Are Mandatory Electronic Prescriptions in the Best Interest of Patients?
Starting in March of 2016, all prescriptions in New York State must be electronic prescriptions (also known as “e-prescriptions”) in which prescribed medications are transmitted over the internet to a specific pharmacy. This will be mandatory, and prescriptions done by paper, fax, or a phone call to the pharmacy will no longer be permitted. Currently, paper prescriptions and electronic prescriptions are both allowed.
What are the desirable aspects of this practice? One is that electronic prescriptions will be legible and thus potentially reduce prescription errors. To construct the electronic prescriptions, however, health care providers will be picking drug dosages from a drop-down menu, often with multiple choices, and may inadvertently choose the wrong one. This possibility is compounded by the fact that many electronic prescription systems do not require the provider to review a final version of the prescription before submission. Therefore, prescribing wrong dosages with electronic prescriptions may be more likely than with legible handwritten prescriptions but should be formally studied. In addition, we are aware that some less “tech savvy” health care providers have delegated the electronic prescriptions to their clerical personnel without review and approval before submission to the pharmacy. Another benefit of electronic prescriptions, in theory, is that electronic prescriptions can be transmitted to a pharmacy during the doctor visit, thereby enabling the pharmacy to have the prescription already packaged by the time the patient arrives. In reality, however, many pharmacies do not actually fill the electronic prescriptions until they are certain the patient will in fact be using their services, and thus still require an interaction with the patient before filling the prescription. A third benefit is that for some electronic prescribing programs, there are alerts about drug interactions and adverse effects, thereby potentially reducing adverse events. However, if there are too many insignificant alerts, this can lead to “alert fatigue” and actually promote prescription errors.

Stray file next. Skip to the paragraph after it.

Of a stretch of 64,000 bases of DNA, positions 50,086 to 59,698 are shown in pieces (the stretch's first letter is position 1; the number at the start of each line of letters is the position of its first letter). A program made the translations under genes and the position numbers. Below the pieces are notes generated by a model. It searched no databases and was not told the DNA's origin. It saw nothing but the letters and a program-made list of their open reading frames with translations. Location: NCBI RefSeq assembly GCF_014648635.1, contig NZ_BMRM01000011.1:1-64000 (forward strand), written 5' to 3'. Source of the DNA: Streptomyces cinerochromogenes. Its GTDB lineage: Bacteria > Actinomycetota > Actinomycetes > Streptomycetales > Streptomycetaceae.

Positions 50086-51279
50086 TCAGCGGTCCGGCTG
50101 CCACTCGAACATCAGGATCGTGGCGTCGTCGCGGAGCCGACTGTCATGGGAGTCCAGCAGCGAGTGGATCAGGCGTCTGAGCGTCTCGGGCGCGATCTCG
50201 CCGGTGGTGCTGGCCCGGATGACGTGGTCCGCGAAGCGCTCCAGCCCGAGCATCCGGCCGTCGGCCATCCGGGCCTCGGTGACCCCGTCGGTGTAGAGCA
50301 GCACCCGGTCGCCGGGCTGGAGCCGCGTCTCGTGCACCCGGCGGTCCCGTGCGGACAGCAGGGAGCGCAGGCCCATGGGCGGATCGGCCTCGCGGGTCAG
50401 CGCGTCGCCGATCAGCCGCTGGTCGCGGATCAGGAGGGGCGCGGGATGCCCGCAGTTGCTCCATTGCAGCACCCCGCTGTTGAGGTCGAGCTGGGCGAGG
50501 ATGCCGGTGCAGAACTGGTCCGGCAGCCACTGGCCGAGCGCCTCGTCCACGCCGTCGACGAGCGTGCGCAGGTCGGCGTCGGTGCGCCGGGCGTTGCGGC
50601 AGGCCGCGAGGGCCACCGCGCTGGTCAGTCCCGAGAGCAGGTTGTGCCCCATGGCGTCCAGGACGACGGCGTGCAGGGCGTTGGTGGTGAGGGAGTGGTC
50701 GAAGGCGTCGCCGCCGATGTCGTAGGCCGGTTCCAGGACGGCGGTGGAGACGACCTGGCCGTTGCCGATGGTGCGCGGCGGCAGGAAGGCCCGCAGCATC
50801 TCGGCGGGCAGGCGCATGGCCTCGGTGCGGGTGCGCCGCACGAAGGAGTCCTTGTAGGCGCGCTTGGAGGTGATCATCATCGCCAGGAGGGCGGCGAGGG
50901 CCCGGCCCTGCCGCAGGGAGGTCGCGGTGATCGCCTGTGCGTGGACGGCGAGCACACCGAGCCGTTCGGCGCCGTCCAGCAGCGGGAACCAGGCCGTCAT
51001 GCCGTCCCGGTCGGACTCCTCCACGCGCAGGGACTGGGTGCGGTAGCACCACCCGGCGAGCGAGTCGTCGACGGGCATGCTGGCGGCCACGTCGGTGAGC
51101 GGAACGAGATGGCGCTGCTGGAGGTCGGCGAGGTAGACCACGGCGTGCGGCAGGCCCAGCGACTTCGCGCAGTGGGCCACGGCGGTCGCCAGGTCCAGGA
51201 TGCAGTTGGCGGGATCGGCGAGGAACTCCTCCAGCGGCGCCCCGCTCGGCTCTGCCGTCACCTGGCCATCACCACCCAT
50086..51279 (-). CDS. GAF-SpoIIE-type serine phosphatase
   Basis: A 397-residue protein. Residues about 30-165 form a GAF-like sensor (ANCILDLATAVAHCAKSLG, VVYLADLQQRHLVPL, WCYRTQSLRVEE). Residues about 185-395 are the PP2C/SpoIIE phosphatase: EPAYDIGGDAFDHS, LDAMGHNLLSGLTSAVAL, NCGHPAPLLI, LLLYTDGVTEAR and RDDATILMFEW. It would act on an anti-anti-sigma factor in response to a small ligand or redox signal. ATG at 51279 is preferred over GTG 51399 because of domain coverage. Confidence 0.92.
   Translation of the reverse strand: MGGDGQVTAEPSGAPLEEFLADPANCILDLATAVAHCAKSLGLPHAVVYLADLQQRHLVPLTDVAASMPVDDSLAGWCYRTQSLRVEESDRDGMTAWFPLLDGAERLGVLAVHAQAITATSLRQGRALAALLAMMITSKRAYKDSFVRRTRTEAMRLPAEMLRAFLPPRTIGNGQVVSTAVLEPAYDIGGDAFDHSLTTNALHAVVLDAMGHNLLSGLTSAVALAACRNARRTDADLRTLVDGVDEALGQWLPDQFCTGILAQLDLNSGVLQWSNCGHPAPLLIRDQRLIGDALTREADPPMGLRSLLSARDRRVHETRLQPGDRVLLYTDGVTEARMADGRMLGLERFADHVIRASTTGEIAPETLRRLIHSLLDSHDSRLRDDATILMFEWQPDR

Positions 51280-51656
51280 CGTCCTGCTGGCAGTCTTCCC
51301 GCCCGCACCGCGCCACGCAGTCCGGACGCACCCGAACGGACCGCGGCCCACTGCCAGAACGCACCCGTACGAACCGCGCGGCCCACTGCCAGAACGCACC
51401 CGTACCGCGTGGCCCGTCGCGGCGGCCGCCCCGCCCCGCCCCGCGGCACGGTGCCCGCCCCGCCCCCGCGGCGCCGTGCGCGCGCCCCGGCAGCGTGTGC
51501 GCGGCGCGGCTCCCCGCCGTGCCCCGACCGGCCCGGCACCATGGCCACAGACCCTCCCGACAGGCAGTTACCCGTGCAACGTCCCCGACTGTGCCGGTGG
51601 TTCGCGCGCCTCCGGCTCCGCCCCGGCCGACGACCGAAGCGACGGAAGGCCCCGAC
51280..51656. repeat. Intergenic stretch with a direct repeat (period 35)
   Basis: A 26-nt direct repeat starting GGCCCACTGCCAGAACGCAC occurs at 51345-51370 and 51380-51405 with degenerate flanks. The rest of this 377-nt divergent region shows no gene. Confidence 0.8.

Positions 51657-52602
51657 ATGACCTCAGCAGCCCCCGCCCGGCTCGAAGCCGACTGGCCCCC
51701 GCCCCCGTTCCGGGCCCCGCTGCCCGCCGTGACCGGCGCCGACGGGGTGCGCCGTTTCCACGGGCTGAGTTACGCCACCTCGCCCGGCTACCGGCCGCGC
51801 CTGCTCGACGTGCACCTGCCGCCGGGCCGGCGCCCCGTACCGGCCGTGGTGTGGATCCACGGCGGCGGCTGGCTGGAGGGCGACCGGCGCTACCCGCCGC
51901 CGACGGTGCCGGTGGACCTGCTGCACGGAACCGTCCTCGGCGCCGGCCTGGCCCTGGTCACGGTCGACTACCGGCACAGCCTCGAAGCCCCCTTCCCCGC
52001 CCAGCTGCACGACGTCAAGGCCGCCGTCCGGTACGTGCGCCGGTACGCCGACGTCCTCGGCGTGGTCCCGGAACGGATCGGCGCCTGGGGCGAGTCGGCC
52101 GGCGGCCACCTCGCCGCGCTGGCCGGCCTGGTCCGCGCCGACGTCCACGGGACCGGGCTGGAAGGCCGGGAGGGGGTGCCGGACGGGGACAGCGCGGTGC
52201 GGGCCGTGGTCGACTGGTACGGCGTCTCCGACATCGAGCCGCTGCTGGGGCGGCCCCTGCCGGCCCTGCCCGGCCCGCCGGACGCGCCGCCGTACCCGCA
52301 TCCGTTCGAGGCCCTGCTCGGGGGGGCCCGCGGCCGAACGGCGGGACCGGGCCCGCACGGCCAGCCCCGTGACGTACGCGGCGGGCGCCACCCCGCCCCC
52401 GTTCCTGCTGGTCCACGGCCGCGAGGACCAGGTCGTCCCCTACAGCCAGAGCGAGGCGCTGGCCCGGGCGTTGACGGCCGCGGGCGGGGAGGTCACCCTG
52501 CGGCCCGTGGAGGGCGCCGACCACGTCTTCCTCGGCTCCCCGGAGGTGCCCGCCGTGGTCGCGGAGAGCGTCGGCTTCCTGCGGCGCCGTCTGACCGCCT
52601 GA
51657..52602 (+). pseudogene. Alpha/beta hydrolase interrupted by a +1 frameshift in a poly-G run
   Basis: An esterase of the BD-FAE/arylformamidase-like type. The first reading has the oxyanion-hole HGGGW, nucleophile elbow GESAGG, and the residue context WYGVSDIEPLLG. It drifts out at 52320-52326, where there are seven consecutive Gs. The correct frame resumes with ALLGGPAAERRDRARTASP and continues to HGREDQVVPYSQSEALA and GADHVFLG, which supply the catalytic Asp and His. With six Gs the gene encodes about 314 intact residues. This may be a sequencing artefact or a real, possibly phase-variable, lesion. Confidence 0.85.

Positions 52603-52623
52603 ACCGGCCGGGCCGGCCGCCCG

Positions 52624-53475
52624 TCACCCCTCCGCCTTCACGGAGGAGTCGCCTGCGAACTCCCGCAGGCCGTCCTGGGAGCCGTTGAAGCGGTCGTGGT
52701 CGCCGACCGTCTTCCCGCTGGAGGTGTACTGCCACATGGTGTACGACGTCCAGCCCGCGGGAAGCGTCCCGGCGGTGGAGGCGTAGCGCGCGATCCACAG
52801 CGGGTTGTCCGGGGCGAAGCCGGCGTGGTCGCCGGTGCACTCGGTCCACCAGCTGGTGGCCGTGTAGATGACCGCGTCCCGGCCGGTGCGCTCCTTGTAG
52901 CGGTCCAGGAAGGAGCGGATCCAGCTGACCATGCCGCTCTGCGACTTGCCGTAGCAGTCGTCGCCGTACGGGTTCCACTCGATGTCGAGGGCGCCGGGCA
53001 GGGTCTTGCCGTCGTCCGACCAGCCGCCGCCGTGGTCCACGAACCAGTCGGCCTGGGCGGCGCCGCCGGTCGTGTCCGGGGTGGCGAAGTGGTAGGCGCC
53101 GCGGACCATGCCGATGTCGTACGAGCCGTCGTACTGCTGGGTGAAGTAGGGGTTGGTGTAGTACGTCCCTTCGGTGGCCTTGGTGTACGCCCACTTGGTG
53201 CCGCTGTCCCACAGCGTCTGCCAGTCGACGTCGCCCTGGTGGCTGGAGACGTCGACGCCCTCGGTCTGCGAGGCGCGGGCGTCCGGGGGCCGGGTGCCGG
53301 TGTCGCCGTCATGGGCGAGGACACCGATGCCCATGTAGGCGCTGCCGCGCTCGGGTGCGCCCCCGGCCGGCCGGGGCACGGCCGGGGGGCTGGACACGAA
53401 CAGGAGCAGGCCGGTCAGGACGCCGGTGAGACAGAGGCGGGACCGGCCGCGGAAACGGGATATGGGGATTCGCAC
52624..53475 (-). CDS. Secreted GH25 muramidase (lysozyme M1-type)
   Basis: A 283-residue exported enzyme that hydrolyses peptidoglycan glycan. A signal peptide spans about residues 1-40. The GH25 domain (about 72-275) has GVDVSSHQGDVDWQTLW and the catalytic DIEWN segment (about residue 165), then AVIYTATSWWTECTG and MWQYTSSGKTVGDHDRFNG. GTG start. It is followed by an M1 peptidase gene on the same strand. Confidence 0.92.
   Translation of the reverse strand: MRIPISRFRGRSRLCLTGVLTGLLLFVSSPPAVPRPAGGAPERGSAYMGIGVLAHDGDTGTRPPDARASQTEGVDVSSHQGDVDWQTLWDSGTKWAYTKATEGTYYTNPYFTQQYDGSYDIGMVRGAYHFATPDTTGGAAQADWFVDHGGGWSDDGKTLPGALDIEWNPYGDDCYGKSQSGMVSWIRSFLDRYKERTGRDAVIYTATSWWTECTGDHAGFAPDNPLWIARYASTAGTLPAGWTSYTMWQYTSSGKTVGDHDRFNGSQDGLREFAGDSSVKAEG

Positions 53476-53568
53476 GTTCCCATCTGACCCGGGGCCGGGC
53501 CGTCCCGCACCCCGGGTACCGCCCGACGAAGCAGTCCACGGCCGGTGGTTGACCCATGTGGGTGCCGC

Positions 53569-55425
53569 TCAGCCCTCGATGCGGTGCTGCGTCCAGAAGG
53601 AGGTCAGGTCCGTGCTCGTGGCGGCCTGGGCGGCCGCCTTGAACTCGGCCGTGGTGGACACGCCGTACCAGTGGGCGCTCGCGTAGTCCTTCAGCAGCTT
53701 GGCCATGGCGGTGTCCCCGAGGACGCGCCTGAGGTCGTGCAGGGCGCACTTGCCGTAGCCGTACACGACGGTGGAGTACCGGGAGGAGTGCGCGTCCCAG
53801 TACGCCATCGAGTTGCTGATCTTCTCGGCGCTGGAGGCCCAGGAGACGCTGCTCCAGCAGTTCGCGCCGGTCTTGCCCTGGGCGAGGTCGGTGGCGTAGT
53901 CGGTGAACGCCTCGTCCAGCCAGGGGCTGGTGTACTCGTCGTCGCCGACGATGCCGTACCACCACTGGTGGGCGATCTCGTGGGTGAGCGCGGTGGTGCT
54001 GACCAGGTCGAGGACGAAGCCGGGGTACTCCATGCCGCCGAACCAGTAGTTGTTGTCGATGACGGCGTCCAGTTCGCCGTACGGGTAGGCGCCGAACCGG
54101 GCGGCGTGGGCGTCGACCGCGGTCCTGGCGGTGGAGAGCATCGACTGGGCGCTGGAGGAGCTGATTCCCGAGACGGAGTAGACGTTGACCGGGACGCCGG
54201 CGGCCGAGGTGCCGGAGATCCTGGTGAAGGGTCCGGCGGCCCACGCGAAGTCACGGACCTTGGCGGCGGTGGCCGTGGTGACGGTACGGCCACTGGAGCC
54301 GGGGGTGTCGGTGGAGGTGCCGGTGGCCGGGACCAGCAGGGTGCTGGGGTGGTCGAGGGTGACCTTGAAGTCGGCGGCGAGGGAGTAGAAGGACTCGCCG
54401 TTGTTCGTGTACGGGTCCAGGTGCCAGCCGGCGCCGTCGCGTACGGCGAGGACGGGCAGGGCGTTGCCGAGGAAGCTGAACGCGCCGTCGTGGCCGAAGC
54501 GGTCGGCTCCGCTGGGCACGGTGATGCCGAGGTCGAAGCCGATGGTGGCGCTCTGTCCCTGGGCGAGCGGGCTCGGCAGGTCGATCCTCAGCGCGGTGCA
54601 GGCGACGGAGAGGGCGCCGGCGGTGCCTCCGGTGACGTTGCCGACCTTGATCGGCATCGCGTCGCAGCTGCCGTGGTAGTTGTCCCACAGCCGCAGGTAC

In addition to the potential problems mentioned above, there are many other negative aspects of mandatory electronic prescriptions that must be acknowledged and that may have “flown under the radar” in terms of the general public’s understanding. First, patients have to know before the health care provider visit the exact pharmacy where they want prescriptions to be sent. Although this may work for some ambulatory patients, many, particularly the more disenfranchised and the elderly, or those visiting urgent care centers or emergency departments, may not know a specific pharmacy or may use several pharmacies. They also may confuse one pharmacy with another. It is surprising, and unclear to us why electronic prescriptions must be sent electronically to only a particular pharmacy and not to some central pharmacy internet site (“cloud” system) from which any pharmacy the patient chooses could access the prescription. Once the prescription is completed by a particular pharmacy, a notation would then warn other pharmacies that the prescription had been filled, avoiding duplicate prescriptions.